Santer replies to McKitrick

Dr. Santer replied to Ross McKitrick’s Climate Etc critique of Santer.

Dear Dr. McKitrick,

I’d be happy to address your concerns in the peer-reviewed literature. I think that would be the appropriate place to respond.

That said, a brief response is necessary to some of the points you made. It would be unfortunate if readers of your blog post were unaware of our prior research – research which addresses many of the issues you have raised.

This is the only response I will make on Dr. Curry’s website.

1. We routinely consider “ANTHRO only” fingerprints – see, e.g., the discussion on page 7 of the Supplementary Material of the 2018 Santer et al. Science paper. That discussion explains why the “ANTHRO only” and HIST+8.5 fingerprints yield very similar results. In my opinion, it is not unreasonable to expect other scientists to read such background information, particularly since it is cited in the Nature Climate Change paper you are critiquing.

2. You suggest – incorrectly – that we never evaluate the adequacy of model-based estimates of internal variability. We routinely make such evaluations. Examples are given in Fig. S7 of the 2018 Santer et al. Science paper and in Figs. 9 and 10 of the 2011 Santer et al. JGR paper.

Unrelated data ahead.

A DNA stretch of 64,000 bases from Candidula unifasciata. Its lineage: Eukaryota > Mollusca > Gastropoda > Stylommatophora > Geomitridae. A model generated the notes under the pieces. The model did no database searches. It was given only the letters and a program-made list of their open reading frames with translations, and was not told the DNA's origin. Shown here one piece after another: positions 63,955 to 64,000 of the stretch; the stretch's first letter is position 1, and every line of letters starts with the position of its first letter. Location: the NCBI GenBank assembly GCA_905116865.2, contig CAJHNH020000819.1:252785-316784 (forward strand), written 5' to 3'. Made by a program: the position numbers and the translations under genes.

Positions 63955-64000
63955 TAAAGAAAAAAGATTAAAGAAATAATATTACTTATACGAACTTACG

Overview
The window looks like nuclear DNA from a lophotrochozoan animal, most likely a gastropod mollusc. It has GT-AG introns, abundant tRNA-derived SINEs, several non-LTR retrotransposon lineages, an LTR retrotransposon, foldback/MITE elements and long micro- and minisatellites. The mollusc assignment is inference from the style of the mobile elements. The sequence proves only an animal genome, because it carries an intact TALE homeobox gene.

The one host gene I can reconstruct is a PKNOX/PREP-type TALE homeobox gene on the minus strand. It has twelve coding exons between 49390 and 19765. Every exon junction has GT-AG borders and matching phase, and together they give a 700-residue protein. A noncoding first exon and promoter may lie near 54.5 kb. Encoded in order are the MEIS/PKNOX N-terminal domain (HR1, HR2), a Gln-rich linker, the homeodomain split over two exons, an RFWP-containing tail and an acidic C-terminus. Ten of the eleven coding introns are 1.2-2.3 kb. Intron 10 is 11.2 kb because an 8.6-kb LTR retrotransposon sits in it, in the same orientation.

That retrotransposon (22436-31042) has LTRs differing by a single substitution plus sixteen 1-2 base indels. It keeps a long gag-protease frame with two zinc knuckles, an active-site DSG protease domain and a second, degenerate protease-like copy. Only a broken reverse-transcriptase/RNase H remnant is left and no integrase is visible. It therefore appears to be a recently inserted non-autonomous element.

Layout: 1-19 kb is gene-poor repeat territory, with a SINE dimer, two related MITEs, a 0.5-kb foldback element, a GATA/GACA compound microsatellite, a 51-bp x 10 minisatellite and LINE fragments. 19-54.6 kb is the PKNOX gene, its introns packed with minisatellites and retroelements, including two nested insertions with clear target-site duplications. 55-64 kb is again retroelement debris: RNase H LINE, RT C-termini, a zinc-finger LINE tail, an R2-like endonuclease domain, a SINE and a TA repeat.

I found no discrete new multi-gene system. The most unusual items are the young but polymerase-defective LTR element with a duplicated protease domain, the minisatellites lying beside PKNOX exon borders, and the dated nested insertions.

3. Readers of your blog post might infer that we are unconcerned with differences between modeled and observed tropospheric warming rates. That is not the case. Many of our publications have attempted to understand the causes of differences between simulated and observed warming rates in the early 21st century. In the 2017 Santer et al. Nature Geoscience paper, we find that a large error in model climate sensitivity – Dr. Christy’s preferred hypothesis for model-versus-data warming rate differences – does not explain the temporal structure of these differences.

4. The pattern comparison statistic we use in our “fingerprint” work is an uncentered spatial covariance. It is not a correlation.

5. Even if one ignores all pattern information and considers global-mean changes alone, the amplitude of observed tropospheric temperature changes remains large relative to model-based estimates of internal variability (see, e.g., Fig. 1E in the 2017 Santer et al. Scientific Reports paper). This holds even for University of Alabama tropospheric temperature data.

6. Whether we do or do not remove residual long-term drift from control run data has minimal impact on our results. We only detrend once (over the final 200 years of each control run). We do not detrend each L-year chunk we are processing when we estimate time-dependent S/N ratios.